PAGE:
Installing and using Composer

Composer is a dependency-management tool for PHP. It installs and keeps current all library dependencies for a given project. It does so recursively, so not only does it manage all direct dependencies but any dependencies those dependencies have, and so on, and so forth, ad infinitum, ad nauseum.

It’s becoming more popular as an installation method, given the general shift in software licensing from closed to open source, and the increasing prevalence of dependency on separately-maintained libraries.


The first step is installation. As I use it all the time in my development environment I have it installed globally:

curl -sS | php
mv composer.phar /usr/local/bin/composer

The first line downloads and installs Composer via cURL; the second line makes composer executable without requiring the php interpreter.

If global installation isn’t an option (think shared hosting, like GoDaddy) or typing lots of stuff at the command-line makes you feel like Zero Cool, you can also install it locally. Check Composer’s download page for the most up-to-date install commands, the end result of which is your very own composer.phar file inside the project directory. Use php composer.phar to invoke Composer commands.


Now that Composer’s installed, let’s start using it. The only thing Composer needs, really, is a file inside the project directory named composer.json that contains a list of all dependencies within the require key.

This method is particularly useful if the project employs multiple, non-dependent libraries. (Dependent libraries will be loaded by default and don’t need to be listed.) To install, say, CakePHP the composer.json file would look like this:

     "require": {
          "cakephp/cakephp": "~3.0"

Note the operator (“~“) on the version number. This will restrict updates to the latest stable releases of 3.x. There are a wide variety of other operators that can be used to modify this range further.

Once this file is saved within the project directory, navigate there via the command-line and run composer install (or, php composer.phar install if Composer was installed locally). Composer will install not only any packages listed but any dependencies at the latest stable version.

The require command can also be run via the command-line to install individual packages (and their dependencies) within the project directory. To install, for example, the current release of Amazon Web Services Software Development Kit (or, AWS SDK), we’d navigate inside the directory where we wanted to install it and run:

composer require aws/aws-sdk-php

Note the lack of version information. If you’re not sure what the most recent version is, leave the verison number off entirely and Composer will grab the current stable distribution by default.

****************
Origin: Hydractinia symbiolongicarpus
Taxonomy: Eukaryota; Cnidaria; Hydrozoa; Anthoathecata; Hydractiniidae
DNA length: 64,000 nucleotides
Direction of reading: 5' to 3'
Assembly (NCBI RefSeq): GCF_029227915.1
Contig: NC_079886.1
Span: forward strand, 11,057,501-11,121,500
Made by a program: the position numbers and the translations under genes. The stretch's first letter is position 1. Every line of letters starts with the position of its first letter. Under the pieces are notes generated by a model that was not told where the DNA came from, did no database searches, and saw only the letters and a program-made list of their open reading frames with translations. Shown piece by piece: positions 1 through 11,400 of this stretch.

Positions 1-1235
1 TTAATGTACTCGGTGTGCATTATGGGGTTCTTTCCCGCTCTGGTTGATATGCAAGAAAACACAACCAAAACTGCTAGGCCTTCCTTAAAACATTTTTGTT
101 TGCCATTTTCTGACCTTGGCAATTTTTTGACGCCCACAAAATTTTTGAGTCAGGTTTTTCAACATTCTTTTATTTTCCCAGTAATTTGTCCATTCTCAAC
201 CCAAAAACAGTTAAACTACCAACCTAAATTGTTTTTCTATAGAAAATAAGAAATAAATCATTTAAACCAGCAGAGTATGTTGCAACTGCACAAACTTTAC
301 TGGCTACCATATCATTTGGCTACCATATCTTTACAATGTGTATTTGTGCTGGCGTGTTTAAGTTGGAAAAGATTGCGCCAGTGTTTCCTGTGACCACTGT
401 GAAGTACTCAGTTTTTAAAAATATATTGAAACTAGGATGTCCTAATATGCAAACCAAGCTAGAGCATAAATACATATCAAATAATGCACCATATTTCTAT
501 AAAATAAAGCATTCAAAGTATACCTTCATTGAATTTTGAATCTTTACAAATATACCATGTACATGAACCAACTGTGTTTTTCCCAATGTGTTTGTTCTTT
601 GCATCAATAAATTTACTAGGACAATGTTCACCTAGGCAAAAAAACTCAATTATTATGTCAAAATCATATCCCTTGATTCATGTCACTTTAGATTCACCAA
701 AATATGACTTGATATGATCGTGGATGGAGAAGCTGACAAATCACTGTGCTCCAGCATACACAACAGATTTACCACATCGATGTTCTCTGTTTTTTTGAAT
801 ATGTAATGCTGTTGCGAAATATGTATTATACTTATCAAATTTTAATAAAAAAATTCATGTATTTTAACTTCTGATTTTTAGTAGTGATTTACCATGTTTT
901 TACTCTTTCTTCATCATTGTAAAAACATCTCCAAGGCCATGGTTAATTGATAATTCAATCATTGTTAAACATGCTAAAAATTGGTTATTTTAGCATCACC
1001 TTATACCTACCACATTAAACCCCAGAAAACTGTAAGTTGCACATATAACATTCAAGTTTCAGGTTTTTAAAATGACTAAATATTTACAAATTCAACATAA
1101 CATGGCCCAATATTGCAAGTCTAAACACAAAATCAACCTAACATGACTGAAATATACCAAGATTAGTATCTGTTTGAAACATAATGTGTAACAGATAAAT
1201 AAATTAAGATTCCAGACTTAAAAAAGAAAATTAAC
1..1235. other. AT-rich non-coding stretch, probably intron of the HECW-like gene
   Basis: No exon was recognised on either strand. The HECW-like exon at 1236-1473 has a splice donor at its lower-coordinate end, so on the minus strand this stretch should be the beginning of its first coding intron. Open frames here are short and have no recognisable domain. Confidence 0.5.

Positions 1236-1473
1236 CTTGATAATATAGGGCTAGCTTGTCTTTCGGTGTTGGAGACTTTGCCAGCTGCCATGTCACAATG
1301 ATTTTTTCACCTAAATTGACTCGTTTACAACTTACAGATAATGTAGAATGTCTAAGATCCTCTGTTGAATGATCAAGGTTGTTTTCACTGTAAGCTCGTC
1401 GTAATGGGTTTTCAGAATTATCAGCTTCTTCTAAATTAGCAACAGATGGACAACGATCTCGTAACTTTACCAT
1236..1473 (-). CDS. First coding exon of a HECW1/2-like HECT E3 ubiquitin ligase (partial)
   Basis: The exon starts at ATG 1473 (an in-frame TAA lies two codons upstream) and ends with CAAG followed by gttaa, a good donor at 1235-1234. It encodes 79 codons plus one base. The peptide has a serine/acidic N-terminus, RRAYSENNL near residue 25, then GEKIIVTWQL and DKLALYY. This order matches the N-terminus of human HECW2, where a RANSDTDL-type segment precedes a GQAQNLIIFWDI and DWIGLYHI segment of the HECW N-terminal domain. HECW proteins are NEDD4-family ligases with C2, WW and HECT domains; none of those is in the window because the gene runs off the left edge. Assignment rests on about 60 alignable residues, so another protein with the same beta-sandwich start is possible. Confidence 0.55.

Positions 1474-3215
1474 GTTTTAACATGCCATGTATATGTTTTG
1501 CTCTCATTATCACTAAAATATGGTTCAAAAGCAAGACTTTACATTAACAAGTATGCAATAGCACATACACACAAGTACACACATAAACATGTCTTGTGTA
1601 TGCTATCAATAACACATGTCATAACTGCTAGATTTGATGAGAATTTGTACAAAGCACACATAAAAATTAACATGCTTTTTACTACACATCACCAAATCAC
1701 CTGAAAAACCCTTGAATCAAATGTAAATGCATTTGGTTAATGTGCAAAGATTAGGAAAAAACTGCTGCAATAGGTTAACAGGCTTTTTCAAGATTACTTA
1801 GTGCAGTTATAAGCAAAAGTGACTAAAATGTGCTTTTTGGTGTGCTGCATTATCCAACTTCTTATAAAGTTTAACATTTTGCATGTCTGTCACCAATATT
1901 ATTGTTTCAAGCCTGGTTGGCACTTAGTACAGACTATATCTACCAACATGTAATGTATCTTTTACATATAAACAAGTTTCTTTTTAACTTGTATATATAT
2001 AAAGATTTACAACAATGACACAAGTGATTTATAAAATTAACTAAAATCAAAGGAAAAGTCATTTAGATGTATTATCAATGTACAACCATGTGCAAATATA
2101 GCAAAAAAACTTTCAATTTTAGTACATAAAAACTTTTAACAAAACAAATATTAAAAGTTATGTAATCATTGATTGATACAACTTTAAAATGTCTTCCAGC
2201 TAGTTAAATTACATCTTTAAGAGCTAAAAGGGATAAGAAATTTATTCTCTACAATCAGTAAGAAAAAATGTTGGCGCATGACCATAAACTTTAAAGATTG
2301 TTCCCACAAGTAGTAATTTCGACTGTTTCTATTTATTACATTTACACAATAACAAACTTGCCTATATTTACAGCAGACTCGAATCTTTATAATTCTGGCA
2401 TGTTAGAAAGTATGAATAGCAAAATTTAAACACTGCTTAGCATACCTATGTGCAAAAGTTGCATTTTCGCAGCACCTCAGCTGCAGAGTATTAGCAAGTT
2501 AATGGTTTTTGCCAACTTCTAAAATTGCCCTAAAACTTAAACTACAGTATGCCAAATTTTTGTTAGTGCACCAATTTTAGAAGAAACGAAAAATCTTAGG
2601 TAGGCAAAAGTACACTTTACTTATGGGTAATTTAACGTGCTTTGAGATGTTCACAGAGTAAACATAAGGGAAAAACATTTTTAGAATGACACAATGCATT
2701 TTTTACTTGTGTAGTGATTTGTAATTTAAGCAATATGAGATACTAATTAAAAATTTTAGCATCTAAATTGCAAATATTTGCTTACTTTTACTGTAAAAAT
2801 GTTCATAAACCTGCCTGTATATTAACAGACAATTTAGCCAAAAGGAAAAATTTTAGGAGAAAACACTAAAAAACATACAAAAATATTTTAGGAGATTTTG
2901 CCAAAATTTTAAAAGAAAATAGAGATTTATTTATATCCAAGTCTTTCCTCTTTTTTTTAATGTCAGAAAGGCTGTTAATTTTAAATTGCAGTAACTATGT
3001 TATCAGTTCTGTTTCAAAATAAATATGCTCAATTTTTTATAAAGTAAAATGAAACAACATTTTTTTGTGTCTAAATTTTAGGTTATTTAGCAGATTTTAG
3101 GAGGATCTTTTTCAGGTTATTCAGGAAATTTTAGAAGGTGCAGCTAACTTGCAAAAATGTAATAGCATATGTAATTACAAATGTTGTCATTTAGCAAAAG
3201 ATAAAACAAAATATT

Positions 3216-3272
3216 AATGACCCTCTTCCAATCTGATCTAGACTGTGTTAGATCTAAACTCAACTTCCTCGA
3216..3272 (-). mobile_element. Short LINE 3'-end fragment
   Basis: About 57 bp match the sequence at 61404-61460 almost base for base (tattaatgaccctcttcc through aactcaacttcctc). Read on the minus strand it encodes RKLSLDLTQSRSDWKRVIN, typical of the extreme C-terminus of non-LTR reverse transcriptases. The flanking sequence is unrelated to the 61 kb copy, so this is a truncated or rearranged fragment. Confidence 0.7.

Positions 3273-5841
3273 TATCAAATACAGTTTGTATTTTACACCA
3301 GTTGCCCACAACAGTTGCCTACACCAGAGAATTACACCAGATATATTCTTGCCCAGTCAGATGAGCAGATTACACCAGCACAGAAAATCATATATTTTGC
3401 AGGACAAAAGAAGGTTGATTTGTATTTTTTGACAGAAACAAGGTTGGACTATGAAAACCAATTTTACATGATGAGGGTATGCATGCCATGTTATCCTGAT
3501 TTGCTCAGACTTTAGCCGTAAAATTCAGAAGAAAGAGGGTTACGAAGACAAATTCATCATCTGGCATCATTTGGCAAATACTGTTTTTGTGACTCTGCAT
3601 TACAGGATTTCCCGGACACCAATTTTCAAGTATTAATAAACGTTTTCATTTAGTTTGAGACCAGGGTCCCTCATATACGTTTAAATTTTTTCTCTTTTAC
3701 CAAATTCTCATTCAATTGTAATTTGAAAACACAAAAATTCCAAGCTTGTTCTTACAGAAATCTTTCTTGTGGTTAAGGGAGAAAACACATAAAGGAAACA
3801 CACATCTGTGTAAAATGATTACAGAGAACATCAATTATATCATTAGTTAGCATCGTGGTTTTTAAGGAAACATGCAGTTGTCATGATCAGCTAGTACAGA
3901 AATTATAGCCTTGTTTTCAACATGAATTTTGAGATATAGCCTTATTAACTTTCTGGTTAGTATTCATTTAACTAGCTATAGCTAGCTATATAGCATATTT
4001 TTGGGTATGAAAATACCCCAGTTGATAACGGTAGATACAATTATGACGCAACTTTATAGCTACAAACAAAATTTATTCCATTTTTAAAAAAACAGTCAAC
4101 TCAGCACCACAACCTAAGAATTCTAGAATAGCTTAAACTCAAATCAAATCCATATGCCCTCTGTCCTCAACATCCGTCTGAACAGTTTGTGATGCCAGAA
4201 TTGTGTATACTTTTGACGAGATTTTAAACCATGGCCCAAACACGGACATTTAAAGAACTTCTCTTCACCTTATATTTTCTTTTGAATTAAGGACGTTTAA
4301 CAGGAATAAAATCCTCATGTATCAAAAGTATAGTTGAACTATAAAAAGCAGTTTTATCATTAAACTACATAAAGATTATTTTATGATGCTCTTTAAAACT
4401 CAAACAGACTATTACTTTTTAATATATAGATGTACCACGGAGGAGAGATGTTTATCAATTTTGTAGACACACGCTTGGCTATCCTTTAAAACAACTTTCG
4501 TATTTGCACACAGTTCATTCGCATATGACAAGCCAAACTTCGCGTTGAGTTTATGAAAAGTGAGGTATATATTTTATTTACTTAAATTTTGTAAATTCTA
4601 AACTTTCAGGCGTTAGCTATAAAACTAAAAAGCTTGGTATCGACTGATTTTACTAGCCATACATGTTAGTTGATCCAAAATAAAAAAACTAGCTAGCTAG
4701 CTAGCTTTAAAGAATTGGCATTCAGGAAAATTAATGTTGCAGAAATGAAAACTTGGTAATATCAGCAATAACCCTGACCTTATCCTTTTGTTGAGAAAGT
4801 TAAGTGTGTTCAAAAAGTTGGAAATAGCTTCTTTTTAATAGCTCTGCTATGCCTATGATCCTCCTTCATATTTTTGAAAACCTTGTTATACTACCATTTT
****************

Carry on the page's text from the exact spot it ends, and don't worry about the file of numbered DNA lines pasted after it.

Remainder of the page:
Creating a Project with Composer

If you want to create a new project based on an existing package (like CakePHP) — as opposed to merely downloading and installing the software — the best method is the create-project command. It sets up the project infrastructure then installs the packages (and all dependencies) within.

The syntax is:

composer create-project [flags] [package] [path] [version]

For example, the following command (borrowed from CakePHP’s own install page) will create a new CakePHP project, based on the most recent distribution, within a directory named new_project:

composer create-project --prefer-dist cakephp/app new_project

The target directory (new_project here) will be created if it doesn’t already exist. If it does exist, Composer will confirm it’s empty (returning an error if not) in order to prevent overwriting any existing files.

composer.json and composer.lock

As part of any installation, Composer will create two files within the project directory:

  1. composer.json
    As discussed above, this file contains (at minimum) a list of all package dependencies and preferred version ranges (if any). It will only be created if it doesn’t already exist.
  2. composer.lock
    This file contains a list of all packages (and exact versions) installed within the project.

Together these two files guide Composer’s response when the install or update commands are run. If the project is under version control (if not, why not?) both of these files should be committed to the repository, so anyone setting up the project will receive the exact same library set (down to the versions) as the most recent commit.

It’s worth noting that the libraries themselves should be excluded from the project repository in order to avoid unnecessary redundancy and to keep the repository size down to the bare minimum.